The idea of dynamically choosing among a variety of translation engines is just one innovation that Amikai has experimented with in our quest to improve translation quality. The program simultaneously sends the same translation request to a number of engines, and then matches each result against a statistical language model to see which result best fits language patterns the program has "seen" in the past. While this feature is not part of our current commercial offerings, it is an example of the innovation that we bring to the field of MT.

Recently, statistical and corpus-based techniques seem to have become fashionable in MT design and with tools such as translation memory systems. Is the dynamic selection approach inspired by these trends? Where did this design idea come from?

This approach was inspired by the work of Kevin Knight, a professor at the University of Southern California. Professor Knight has used language models as a component of his statistical MT algorithms, and Amikai has adapted this part of his approach to the task of evaluating MT engine outputs. Statistical language modelling is a very flexible and promising tool, and we are excited about this possible application.

In many ways, MT was revitalized by the emergence of the Internet to satisfy the latter's need to allow communication in any language in real-time cheaply, but not necessarily with precise accuracy. How do you see the role of human translators, as opposed to machine translation, in this environment?

Amikai believes strongly that MT is not a replacement for Human Translation (HT), but rather, MT is appropriate and useful in situations where constraints such as time and cost make HT unfeasible. Those situations include communication where the turnaround time must be nearly instantaneous (such as chat), where the amount of text is prohibitively large (such as large datastores), and where the text is continuously updated (such as the Web).

The localization industry strives to perform high-quality localization within specific budgets and timeframes imposed by clients. To this end, the industry is leveraging technology, but combining it with human talent. By comparison, WebMT provides a just-in-time automatic localization solution for those Web sites that are not provided in the end-user's locale. How do you see this juxtaposition of carefully localized Web sites by human sweat (!) assisted by computer, versus those that are not localized, and rely on an ad hoc MT solution by the user of a given Web site?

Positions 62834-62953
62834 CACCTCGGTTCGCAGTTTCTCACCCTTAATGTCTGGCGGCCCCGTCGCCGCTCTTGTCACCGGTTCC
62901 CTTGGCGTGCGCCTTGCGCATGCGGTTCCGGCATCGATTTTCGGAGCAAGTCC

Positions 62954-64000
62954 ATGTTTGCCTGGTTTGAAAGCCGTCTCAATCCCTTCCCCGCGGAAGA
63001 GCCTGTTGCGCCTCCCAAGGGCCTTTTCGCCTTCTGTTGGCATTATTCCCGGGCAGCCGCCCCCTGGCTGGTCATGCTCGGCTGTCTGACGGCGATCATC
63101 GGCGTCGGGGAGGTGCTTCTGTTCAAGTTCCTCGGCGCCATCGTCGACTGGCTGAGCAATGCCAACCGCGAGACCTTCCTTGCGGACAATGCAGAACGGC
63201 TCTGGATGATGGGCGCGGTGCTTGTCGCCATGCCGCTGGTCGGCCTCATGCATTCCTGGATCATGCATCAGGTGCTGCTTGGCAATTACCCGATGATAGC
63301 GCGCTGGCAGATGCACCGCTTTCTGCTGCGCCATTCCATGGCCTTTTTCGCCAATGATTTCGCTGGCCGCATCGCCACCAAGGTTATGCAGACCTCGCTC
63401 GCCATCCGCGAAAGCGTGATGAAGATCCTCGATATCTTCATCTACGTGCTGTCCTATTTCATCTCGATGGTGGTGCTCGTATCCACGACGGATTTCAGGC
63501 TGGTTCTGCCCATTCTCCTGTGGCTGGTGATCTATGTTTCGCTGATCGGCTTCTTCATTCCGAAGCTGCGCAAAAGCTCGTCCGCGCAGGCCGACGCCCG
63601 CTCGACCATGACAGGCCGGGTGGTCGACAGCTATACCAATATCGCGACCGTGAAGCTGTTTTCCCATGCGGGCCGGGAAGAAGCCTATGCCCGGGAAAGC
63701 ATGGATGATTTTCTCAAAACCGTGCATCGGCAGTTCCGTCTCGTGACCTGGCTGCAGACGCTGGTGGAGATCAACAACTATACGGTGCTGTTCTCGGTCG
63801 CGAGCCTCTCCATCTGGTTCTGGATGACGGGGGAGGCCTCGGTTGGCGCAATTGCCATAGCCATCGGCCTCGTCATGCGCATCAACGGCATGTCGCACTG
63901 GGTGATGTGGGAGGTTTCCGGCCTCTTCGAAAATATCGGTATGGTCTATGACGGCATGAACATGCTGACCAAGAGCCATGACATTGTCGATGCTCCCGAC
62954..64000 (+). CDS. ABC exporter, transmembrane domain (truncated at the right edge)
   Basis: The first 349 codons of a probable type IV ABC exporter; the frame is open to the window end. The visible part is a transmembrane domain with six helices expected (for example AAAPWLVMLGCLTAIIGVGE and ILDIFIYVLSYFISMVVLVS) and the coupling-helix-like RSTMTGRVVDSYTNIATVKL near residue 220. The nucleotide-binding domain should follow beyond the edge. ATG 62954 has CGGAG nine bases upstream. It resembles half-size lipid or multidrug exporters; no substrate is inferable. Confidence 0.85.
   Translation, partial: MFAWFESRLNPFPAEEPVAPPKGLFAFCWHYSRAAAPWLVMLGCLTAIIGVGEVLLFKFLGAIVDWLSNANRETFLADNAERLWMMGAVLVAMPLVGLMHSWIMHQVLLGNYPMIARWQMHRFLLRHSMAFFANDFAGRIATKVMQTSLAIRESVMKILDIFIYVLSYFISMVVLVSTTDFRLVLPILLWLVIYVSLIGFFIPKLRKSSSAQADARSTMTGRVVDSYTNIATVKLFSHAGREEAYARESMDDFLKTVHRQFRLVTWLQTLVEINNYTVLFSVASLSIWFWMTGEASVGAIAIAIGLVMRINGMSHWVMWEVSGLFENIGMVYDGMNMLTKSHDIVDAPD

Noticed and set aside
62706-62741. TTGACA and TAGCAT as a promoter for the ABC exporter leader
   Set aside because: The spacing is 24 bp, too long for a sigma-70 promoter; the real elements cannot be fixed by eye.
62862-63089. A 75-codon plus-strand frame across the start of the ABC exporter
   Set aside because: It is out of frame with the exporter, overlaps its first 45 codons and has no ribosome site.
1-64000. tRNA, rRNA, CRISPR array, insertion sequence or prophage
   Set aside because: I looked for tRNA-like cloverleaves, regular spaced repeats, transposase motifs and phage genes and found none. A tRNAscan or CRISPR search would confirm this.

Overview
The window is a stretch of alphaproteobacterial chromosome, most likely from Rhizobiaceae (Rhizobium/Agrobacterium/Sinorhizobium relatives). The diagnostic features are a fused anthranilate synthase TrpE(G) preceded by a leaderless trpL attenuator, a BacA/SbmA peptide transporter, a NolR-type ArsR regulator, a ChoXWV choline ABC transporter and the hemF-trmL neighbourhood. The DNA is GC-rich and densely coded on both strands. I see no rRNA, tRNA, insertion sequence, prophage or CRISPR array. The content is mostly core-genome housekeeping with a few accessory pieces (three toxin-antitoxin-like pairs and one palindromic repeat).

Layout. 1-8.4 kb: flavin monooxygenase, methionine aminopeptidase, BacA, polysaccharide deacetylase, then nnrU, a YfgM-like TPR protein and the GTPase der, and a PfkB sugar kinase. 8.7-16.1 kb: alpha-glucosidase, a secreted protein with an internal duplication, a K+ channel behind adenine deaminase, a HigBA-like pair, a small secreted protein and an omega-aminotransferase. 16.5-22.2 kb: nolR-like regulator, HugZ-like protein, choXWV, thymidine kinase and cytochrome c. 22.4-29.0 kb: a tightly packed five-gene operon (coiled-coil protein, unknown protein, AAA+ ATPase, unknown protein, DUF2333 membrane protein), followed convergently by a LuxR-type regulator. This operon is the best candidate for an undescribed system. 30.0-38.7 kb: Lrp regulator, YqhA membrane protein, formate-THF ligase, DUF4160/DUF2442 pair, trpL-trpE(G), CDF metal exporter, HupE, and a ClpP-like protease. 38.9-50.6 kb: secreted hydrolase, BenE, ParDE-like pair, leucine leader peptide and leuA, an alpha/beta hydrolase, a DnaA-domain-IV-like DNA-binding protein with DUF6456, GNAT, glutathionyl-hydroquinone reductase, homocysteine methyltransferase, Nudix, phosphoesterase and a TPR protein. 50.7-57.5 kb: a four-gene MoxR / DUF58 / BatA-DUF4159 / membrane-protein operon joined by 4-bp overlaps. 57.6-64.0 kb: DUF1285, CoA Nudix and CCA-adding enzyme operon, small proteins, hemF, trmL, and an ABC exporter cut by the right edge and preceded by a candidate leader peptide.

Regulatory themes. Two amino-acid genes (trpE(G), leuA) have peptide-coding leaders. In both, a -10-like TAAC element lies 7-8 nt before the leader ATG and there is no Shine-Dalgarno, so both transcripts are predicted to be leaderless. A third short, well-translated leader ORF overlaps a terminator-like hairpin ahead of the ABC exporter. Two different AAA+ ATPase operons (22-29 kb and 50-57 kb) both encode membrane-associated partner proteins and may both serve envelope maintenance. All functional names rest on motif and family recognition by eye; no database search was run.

Amikai feels that MT and HT are highly complementary. HT provides the highest quality of translation for sites which are very brand-sensitive or which require high accuracy (such as legal information). MT allows users to access sites that have not been translated by humans and, which otherwise, would remain inaccessible due to the language barrier.

Amikai is mostly known for facilitating B2C (business-to-commerce) interactions via Web sites, but it is also reported to be moving into the B2B (business-to-business) space. What is the B2B scenario with MT, i.e., Amikai products?

Although most of our translations have been performed through Web portals or ISP's, we do not consider those to be B2C sales. The application user is the portal visitor or ISP customer, but Amikai's customer is the portal or ISP itself. We are now also expanding into enterprise-oriented translations. To Amikai, both of these scenarios are B2B. However, in the first case, the primary user of the MT service is outside of the client company, while in the enterprise case, the primary user is within the client company.